What if I told you there was a dark and foreboding world just outside your doorstep?
The image above is of the painting Nighthawks by Edward Hopper. I discovered it during an art appreciation class in college and it’s been a favorite of mine ever since. I responded to the tone of the piece, and its setting. These are people who are weary. They’ve been up all night. You don’t know what their burdens are, but you can see the weight of those burdens in the way they hold their head and shoulders.
I’ve always loved that element in my favorite movies and books: a lived-in world. A world with pre-existing damage. The teasing allure of stories untold, but that had profound effects on the world and characters before this story even started. The reader or viewer is given a peek into an unknown world and has to piece together if not the precise details of what happened before, at least a glimpse of the effects.
We at Murder-Books.com pride ourselves on being writers with authentic experiences. So when I began writing I asked myself: what authentic setting can I offer? What secret worlds do I know about? What settings are evocative, but known only to a few?
One obvious answer is the world of private investigations. I’ve done this work for many years and can lift the veil for readers. Another obvious answer is the rural but Gothic world of the Gulf Coast South. Everybody knows New Orleans, but few people know Biloxi. Or Mobile. Or the deep swamps of Cajun Country. Mystery novelist, writing instructor and friend Susan Breen helped review the opening of my novel when I first began writing, and she remarked to me that as a native New Yorker, the Gulf Coast to her was as exotic as China.
Certainly these were options for me, and some I’ve attempted to capture. But as I think of the painting, one other setting comes to mind. I think of the Three A.M. World.
As a private investigator, I’ve stayed up all night more times than I can count. I’ve come to observe that, generally, there are distinct phases of the overnight hours. The energy changes with these phases, as does the nature of those populating the night. At midnight, the hard-partying are still at it. Music blares from cars and clubs, and the occasional shout of the “woo!” girl punctuates the night air. At 2:00 a.m., last call has come and gone. There’s a brief surge in the population as weary people exit the clubs and slur their goodbyes and stumble home.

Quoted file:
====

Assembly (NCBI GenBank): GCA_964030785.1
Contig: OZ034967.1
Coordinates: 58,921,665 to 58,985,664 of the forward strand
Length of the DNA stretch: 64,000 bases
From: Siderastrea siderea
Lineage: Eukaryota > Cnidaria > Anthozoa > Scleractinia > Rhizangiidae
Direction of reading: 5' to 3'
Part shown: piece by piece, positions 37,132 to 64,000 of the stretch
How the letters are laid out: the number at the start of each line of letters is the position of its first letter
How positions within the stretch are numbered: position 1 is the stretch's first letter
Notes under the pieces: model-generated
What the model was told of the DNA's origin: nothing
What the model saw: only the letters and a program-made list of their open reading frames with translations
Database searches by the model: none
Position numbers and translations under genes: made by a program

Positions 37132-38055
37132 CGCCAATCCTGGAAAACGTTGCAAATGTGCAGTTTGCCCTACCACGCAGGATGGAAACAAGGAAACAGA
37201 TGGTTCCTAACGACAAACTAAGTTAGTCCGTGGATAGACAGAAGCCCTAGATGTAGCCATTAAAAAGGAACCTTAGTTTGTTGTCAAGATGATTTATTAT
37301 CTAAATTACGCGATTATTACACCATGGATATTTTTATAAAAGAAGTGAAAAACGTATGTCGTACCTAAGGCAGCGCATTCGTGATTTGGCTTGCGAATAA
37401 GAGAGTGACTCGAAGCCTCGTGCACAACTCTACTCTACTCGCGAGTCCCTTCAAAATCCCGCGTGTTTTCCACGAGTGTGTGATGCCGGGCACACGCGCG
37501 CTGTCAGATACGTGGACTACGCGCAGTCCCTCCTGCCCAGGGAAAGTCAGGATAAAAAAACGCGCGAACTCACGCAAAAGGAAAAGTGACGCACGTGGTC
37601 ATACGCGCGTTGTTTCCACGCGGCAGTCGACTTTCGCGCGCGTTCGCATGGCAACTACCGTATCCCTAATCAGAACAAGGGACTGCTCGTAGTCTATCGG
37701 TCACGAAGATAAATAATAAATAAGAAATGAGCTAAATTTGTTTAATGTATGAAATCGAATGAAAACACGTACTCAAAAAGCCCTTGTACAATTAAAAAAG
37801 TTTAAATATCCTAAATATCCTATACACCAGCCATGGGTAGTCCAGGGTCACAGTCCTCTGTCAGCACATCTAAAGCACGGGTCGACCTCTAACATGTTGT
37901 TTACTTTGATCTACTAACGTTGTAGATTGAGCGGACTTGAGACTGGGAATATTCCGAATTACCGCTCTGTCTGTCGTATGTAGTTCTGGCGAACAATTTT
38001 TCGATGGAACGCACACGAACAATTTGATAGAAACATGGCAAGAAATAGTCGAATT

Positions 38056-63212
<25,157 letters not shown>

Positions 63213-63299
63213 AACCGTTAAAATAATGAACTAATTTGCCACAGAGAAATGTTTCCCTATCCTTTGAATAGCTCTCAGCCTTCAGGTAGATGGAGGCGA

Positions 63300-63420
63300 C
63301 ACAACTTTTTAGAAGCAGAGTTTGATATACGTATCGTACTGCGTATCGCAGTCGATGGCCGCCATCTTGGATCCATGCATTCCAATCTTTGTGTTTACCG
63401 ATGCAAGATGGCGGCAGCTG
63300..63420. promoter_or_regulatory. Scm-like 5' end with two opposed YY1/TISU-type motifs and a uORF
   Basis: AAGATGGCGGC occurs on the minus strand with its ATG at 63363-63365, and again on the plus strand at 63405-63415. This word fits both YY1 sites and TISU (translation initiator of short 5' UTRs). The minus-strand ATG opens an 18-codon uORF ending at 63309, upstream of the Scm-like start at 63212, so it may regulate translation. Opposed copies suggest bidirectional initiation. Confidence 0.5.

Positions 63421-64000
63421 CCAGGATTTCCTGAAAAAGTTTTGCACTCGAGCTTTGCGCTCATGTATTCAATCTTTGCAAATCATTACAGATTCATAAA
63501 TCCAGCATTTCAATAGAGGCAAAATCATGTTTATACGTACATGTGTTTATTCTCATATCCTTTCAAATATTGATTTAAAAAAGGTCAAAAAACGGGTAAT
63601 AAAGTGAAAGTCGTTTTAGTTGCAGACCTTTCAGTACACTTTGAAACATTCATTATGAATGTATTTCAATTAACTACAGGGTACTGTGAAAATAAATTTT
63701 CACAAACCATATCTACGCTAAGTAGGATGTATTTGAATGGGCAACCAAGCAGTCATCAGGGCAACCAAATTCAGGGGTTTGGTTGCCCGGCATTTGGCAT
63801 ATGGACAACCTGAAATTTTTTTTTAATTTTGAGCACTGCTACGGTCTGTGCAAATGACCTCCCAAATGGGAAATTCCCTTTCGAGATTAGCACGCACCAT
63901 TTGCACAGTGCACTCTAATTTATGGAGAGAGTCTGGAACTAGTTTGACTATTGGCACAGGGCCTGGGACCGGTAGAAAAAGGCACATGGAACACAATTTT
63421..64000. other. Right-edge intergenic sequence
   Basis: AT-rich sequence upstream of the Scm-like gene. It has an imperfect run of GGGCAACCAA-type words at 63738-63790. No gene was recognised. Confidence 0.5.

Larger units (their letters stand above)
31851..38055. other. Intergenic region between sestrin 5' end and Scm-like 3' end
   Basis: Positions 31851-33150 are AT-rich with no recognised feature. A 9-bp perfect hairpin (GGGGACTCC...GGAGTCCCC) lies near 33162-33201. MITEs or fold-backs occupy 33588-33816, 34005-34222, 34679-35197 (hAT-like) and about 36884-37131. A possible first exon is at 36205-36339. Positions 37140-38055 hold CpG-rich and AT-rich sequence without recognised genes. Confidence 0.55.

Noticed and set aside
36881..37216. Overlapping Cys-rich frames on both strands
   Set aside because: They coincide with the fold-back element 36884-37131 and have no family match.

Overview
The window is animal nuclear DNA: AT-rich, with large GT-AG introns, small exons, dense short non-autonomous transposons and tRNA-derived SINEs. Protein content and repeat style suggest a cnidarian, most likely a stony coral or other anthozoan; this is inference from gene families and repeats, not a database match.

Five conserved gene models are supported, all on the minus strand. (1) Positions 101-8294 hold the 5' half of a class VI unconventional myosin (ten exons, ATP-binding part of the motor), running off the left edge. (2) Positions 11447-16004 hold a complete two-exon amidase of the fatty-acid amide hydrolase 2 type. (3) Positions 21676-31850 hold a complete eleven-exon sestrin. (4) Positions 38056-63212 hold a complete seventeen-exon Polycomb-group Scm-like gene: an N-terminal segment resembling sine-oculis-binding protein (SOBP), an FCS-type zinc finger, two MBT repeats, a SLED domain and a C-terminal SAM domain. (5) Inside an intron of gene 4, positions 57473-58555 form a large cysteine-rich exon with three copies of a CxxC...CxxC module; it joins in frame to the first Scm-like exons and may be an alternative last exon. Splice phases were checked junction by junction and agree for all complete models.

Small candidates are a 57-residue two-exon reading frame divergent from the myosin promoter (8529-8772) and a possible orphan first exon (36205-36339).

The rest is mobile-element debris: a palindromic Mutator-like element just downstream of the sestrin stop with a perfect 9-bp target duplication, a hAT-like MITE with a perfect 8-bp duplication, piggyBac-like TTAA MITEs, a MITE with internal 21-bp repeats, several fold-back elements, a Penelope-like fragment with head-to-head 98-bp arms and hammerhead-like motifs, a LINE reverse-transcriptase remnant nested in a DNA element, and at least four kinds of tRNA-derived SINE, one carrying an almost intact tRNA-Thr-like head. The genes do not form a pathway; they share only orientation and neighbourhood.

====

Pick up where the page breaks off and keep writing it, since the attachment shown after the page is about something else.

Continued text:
Conversely, 4:00 a.m. is a surprisingly industrious time. Bakeries begin working, and the enticing smell of bread and donuts fill the air. Deliveries are being made as garbage collectors and street sweepers beep and rumble through the streets. The very first of the day workers have emerged.
But right in the middle is the Three A.M. World. People who are up late have already gone to bed; people who rise early aren’t up yet. The only people up at three a.m. are the ones who meant to be. And it’s a fascinating cross-section of humanity. Police officers and medical personnel. Long haul truckers and taxi drivers. People of varying degrees of social skill and emotional stability. People who don’t quite fit in with other parts of society seem to flock to this in-between time.
Perhaps then it is no coincidence the reputation the Three A.M. World has throughout our culture. It’s known as The Witching Hour, when the dark supernatural forces are at their strongest. I once conducted surveillance on a coven of self-described Dark Witches who held ceremonies at three a.m. The hour between 3:00 and 4:00 is known in apocryphal Catholic texts as The Dead Time: no services are ever to be held at that time. It’s also called The Devil’s Hour, as some think it to be a mockery of the precise time at which Jesus died. Clearly, there’s more to three a.m. than my observations.
The Three A.M. World is a surreal place. Time slows down, and there’s a languid quality in the air. There’s also a palpable sense of foreboding; not of imminent danger, but the potential for some hidden darkness hiding just around the corner. To a man, each of the most dangerous people I ever encountered in my career were all night owls, predators cruising in the dead of night. Even Matchbox Twenty says of three a.m. that they “can’t help but be scared of it all sometimes.”
It’s a rich world, unseen by most. I can’t say I’d recommend you visit it, but for writers looking for an authentic setting for a compelling mystery or thriller novel, you could do a lot worse than brewing a hot cup of coffee and taking a drive at three a.m. to observe.
Just be careful.